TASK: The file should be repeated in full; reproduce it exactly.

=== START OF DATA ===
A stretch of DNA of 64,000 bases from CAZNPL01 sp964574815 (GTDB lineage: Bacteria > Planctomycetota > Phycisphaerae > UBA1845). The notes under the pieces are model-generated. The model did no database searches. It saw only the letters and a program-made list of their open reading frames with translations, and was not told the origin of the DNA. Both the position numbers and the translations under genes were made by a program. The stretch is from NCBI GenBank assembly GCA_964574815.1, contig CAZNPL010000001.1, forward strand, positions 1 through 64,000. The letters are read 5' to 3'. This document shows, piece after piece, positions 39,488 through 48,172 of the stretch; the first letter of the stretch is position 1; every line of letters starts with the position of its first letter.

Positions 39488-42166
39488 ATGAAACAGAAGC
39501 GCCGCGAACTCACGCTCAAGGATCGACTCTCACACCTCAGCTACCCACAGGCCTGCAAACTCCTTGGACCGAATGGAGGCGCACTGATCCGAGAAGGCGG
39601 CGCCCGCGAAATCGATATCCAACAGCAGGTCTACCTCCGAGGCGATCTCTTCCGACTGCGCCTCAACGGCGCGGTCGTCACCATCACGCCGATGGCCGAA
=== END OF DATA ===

A stretch of DNA of 64,000 bases from CAZNPL01 sp964574815 (GTDB lineage: Bacteria > Planctomycetota > Phycisphaerae > UBA1845). The notes under the pieces are model-generated. The model did no database searches. It saw only the letters and a program-made list of their open reading frames with translations, and was not told the origin of the DNA. Both the position numbers and the translations under genes were made by a program. The stretch is from NCBI GenBank assembly GCA_964574815.1, contig CAZNPL010000001.1, forward strand, positions 1 through 64,000. The letters are read 5' to 3'. This document shows, piece after piece, positions 39,488 through 48,172 of the stretch; the first letter of the stretch is position 1; every line of letters starts with the position of its first letter.

Positions 39488-42166
39488 ATGAAACAGAAGC
39501 GCCGCGAACTCACGCTCAAGGATCGACTCTCACACCTCAGCTACCCACAGGCCTGCAAACTCCTTGGACCGAATGGAGGCGCACTGATCCGAGAAGGCGG
39601 CGCCCGCGAAATCGATATCCAACAGCAGGTCTACCTCCGAGGCGATCTCTTCCGACTGCGCCTCAACGGCGCGGTCGTCACCATCACGCCGATGGCCGAA